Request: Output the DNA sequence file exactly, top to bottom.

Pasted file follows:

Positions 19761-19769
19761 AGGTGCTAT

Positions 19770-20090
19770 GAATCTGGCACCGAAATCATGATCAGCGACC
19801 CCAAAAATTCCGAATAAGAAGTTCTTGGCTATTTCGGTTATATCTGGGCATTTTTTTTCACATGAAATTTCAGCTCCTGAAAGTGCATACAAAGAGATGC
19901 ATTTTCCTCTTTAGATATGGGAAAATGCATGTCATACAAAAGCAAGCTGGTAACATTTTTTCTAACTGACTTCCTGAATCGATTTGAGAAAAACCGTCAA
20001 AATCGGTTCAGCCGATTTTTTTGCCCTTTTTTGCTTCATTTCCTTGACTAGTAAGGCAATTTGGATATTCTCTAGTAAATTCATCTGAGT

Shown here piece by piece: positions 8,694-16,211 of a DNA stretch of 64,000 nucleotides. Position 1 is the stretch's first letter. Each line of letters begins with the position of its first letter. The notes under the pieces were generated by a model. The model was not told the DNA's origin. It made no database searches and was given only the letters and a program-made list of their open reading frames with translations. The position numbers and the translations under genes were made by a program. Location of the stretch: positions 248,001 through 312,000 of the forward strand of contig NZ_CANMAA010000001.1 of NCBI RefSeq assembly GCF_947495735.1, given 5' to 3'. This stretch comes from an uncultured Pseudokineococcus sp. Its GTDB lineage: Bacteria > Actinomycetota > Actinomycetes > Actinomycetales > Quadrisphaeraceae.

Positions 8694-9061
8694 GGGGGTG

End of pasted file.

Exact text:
Positions 19761-19769
19761 AGGTGCTAT

Positions 19770-20090
19770 GAATCTGGCACCGAAATCATGATCAGCGACC
19801 CCAAAAATTCCGAATAAGAAGTTCTTGGCTATTTCGGTTATATCTGGGCATTTTTTTTCACATGAAATTTCAGCTCCTGAAAGTGCATACAAAGAGATGC
19901 ATTTTCCTCTTTAGATATGGGAAAATGCATGTCATACAAAAGCAAGCTGGTAACATTTTTTCTAACTGACTTCCTGAATCGATTTGAGAAAAACCGTCAA
20001 AATCGGTTCAGCCGATTTTTTTGCCCTTTTTTGCTTCATTTCCTTGACTAGTAAGGCAATTTGGATATTCTCTAGTAAATTCATCTGAGT

Shown here piece by piece: positions 8,694-16,211 of a DNA stretch of 64,000 nucleotides. Position 1 is the stretch's first letter. Each line of letters begins with the position of its first letter. The notes under the pieces were generated by a model. The model was not told the DNA's origin. It made no database searches and was given only the letters and a program-made list of their open reading frames with translations. The position numbers and the translations under genes were made by a program. Location of the stretch: positions 248,001 through 312,000 of the forward strand of contig NZ_CANMAA010000001.1 of NCBI RefSeq assembly GCF_947495735.1, given 5' to 3'. This stretch comes from an uncultured Pseudokineococcus sp. Its GTDB lineage: Bacteria > Actinomycetota > Actinomycetes > Actinomycetales > Quadrisphaeraceae.

Positions 8694-9061
8694 GGGGGTG